For just over 100 years ago, the first cave paintings in Northern Europe were discovered on the Saga Island of Leka in Nord-Trøndelag County. On May 3rd 1912, three young men found the sensational paintings located deep inside the Solsemhula (English: The Solsem Cave).
Solsemhula is 131 feet (40 m) long, 20 feet (6 m) wide and about 26 feet (8 m) high. It is divided into three ‘sections’ and is located 256 feet (78 m) above sea level on the south-west side of Leka.
In the innermost part of the cave the walls are covered with red paintings of people dancing: 6-7 people on the western wall and 14 on the eastern. In addition, a crucifix is painted next to the dancers.
The human figures measures about 0.9 – 3.3 feet (30-100 cm). Archaeologists are very uncertain about their age, but assume that they were made in the late Stone Age or early Bronze Age.
The findings include approx. 2000 bones from fish, seabirds, seals, goats, cows and horses, in addition to human bones – both adults and infants. Several bone tools, a bird shaped bone figure depicting the now extinct Great Auk, and an arrowhead made of slate has also been found inside the cave. Test results indicate that the cave was inhabited from ca. 1700 BC to 200 BC.
- Solsemhula has taught us a lot about our history. The cave paintings are beautiful, and the other objects may indicate that rituals and sacrifices have been performed here, says curator at the Norwegian Institute for Cultural Heritage Research Terje Norsted.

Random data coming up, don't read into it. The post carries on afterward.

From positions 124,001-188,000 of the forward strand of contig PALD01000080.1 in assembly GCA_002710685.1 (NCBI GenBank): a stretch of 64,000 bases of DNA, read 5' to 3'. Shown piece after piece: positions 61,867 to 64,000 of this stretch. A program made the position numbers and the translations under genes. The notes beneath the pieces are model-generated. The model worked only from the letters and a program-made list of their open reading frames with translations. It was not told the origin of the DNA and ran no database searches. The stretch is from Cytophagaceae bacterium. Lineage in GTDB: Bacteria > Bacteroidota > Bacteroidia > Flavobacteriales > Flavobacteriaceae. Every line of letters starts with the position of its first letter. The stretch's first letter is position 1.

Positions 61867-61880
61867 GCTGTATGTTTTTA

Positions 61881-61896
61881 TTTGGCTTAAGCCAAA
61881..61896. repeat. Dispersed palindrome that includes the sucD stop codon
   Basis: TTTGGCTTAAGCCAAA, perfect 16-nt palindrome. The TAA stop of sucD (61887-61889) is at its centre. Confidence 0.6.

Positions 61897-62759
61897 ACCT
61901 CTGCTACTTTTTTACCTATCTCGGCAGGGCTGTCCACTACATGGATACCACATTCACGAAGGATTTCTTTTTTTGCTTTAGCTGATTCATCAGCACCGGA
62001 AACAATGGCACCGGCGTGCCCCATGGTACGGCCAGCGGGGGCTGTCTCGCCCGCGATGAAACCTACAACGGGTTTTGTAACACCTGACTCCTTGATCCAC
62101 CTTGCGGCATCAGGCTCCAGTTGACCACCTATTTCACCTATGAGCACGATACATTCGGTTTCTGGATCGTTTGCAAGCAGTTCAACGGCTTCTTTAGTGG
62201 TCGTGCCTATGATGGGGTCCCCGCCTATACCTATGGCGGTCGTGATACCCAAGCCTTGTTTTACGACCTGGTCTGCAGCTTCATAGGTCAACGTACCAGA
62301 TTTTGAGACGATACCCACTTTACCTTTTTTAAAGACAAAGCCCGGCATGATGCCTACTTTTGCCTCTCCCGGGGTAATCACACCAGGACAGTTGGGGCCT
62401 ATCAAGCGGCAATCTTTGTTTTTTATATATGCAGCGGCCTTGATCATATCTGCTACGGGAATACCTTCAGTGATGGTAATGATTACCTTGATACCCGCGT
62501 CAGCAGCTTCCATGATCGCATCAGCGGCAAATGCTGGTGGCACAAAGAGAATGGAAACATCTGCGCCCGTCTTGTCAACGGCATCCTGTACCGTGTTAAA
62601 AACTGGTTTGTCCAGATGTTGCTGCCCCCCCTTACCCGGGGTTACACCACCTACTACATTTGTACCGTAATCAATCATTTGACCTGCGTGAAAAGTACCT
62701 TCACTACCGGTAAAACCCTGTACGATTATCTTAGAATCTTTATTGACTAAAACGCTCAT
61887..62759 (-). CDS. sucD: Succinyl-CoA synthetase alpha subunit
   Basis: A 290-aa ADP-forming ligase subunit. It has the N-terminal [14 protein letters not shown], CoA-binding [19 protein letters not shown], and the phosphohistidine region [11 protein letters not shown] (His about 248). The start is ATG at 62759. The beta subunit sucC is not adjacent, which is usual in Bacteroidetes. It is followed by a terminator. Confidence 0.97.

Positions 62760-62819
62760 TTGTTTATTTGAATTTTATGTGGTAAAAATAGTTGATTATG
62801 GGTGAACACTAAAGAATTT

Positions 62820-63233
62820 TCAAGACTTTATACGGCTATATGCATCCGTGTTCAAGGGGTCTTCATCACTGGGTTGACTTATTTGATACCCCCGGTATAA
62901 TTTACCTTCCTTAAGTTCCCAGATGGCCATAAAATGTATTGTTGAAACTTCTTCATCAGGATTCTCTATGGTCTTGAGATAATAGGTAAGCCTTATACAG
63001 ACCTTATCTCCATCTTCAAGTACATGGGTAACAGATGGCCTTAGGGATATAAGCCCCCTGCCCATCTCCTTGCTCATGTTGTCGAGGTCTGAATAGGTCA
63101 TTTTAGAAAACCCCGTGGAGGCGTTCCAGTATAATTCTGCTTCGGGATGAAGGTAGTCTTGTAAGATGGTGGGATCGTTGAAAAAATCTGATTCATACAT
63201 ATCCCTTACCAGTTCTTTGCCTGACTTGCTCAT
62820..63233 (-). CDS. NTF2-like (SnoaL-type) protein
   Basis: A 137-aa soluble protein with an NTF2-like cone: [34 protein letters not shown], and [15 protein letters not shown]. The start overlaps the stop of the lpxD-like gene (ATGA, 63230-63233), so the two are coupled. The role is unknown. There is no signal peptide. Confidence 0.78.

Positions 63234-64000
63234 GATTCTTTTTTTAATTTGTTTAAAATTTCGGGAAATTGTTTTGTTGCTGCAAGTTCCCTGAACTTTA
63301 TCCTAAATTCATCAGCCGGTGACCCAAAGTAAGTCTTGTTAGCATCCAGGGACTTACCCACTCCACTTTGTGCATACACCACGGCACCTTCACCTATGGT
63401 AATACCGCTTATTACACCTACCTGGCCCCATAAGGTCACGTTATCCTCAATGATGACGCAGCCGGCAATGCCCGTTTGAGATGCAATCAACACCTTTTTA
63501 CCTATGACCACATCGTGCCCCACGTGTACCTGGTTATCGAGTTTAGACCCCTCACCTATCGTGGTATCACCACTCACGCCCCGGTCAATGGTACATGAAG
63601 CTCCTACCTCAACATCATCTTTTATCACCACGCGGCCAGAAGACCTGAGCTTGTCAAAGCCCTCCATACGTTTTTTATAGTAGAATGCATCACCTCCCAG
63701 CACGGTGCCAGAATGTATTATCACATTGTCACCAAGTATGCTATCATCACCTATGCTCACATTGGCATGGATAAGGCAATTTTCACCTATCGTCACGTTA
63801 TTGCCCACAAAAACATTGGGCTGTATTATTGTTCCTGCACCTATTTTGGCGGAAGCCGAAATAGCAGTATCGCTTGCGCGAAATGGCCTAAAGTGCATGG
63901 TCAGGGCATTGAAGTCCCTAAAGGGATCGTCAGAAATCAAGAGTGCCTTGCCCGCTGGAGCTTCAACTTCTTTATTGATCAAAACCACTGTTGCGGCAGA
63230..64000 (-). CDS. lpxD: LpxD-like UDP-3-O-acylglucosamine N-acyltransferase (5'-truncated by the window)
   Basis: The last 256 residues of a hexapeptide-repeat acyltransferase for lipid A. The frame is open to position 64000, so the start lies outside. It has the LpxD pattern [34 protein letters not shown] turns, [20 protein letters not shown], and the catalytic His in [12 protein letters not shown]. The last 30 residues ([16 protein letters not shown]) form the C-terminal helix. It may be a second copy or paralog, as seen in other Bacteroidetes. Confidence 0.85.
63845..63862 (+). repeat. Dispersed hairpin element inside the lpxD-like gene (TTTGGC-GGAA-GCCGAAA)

Not all questions have yet been answered, but it has been established several possible theories.
The archaeologist, who first examined the cave in 1912 and 1913, found that this was an ancient settlement. Later, other archaeologists developed the theory that the cave was used as a place for rituals and sacrifices.
Nord-Trøndelag County is responsible for managing the monument at Solsem, while Leka Municipality is responsible for the preservation. The cave used to offer free access, but in recent years it is only accessible through guided tours during the summer season.
Previously, Solsemhula used to be lit but the light creates algae that are harmful to the paint. Humidity is also a problem, including people touching the fragile paint.
For over 50 years, Solsemhula was the only known cave with paintings in Norway. Later, 10 other caves were found in the area between Leka in the south to Lofoten in the north. Among them is the famous Fingalhula in Nærøy Municipality, which has the largest collection of cave paintings in Norway.
However, the cultural monument at Leka is well known among archaeologists and scientists, and there are still several alternative interpretations of the drawings. The people have their knees bent and are in motion – heading deeper into the cave. Experts believe that they are on their way towards the underground. On the other hand, it can also be a dance ritual or a ceremonial parade. The people are carrying objects, either club or spear, and they wear some kind of head gear.
In other words, there are many theories surrounding the mysterious carvings in Solsemhula on the Saga Island of Leka.
Text by: Anette Broteng Christiansen, ThorNews